## Thales' Theorem

A useful theorem attributed to the probably first mathematician ever, Thales of Miletus (ca. 624 BC-ca. 546 BC) is one of most elementary and intuitive ever stated.

An angle inscribed in a semicircle is right, and vice versa.

A seventh-grader student of Paul Lockhart found a beautiful proof. The following is an excerpt from Paul's online article:

As a more serious example, let's take the case of a triangle inside a semicircle:

Now the beautiful truth about this pattern is that no matter where on the circle you place the tip of the triangle, it always forms a nice right angle. (I have no objection to a term like "right angle" if it is relevant to the problem and makes it easier to discuss. It's not terminology itself that I object to, it's pointless unnecessary terminology. In any case, I would be happy to use "corner" or even "pigpen" if a student preferred.)

Here is a case where our intuition is somewhat in doubt. It's not at all clear that this should be true; it even seems unlikely - shouldn't the angle change if I move the tip? What we have here is a fantastic math problem! Is it true? If so, why is it true? What a great project! What a terrific opportunity to exercise one's ingenuity and imagination!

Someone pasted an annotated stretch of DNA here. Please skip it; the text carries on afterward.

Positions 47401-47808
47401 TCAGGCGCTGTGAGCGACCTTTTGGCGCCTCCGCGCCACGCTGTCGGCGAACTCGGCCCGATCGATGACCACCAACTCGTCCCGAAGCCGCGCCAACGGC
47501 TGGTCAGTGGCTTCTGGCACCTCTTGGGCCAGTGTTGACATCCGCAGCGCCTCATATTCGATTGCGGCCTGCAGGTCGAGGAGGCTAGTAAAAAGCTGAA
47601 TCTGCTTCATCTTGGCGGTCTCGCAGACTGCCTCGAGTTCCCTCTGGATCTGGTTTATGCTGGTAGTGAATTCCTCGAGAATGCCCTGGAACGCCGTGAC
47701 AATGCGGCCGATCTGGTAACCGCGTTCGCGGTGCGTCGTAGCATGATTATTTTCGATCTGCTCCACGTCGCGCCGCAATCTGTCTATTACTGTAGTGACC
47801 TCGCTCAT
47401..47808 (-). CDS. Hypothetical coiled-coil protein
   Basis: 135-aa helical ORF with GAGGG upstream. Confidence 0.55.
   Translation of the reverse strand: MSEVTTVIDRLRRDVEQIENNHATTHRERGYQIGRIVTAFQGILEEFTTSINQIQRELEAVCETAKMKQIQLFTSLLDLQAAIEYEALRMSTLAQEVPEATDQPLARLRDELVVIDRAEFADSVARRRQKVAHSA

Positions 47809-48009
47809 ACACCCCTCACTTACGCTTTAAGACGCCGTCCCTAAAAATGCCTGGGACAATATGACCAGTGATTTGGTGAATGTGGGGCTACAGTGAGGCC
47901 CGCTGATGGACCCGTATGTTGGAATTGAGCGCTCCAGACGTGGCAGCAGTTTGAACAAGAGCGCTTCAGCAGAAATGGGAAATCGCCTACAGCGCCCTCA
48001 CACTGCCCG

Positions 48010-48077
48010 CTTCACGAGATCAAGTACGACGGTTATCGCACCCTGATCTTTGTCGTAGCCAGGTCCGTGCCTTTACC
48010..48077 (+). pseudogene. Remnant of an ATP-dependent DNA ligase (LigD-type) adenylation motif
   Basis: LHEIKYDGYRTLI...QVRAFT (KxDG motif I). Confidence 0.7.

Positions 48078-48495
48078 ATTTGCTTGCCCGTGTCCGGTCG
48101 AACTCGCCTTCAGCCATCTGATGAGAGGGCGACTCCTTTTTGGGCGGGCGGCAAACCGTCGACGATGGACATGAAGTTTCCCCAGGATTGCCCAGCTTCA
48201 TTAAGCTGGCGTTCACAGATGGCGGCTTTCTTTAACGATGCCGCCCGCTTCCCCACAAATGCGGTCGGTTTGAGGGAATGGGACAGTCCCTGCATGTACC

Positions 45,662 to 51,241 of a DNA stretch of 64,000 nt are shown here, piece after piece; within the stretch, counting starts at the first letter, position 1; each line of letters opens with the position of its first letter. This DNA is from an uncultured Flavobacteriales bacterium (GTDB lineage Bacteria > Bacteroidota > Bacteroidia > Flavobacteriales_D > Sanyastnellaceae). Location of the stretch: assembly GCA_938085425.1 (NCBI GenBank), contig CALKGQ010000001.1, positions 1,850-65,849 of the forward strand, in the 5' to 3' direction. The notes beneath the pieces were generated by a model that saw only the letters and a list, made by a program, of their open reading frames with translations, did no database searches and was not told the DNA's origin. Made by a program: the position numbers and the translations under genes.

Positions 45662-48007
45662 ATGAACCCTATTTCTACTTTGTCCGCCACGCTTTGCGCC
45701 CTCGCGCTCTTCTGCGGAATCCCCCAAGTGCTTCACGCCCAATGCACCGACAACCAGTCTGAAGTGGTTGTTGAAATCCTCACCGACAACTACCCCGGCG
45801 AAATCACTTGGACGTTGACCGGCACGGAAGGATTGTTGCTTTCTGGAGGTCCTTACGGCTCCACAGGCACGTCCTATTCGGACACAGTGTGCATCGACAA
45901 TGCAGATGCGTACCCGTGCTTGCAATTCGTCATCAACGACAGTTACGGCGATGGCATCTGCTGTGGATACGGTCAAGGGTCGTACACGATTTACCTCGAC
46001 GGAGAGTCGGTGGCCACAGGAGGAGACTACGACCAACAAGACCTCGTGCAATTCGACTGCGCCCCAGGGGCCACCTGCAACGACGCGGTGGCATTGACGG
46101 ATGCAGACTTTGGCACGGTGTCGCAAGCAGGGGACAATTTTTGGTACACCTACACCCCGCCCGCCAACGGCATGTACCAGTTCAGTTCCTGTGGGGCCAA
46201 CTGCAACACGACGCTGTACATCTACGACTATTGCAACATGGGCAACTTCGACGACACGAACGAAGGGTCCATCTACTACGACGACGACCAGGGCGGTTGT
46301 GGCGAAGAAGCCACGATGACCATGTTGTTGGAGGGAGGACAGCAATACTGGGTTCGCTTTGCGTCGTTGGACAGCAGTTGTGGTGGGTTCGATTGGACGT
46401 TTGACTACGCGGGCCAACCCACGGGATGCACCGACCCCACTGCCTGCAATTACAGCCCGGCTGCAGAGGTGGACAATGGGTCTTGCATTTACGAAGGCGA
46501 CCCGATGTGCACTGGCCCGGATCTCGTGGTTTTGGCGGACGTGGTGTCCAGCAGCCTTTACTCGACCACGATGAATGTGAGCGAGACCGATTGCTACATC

...

Take the triangle and rotate it around so it makes a foursided box inside the circle. Since the triangle got turned completely around, the sides of the box must be parallel, so it makes a parallelogram. But it can't be a slanted box because both of its diagonals are diameters of the circle, so they're equal, which means it must be an actual rectangle. That's why the corner is always a right angle.

...

(AB: note that) Since the triangle got rotated halfway around the circle, the tip must end up exactly opposite from where it started. That's why the diagonal of the box is a diameter.

(There is dynamic illustration of Thales' Theorem on a separate page.)

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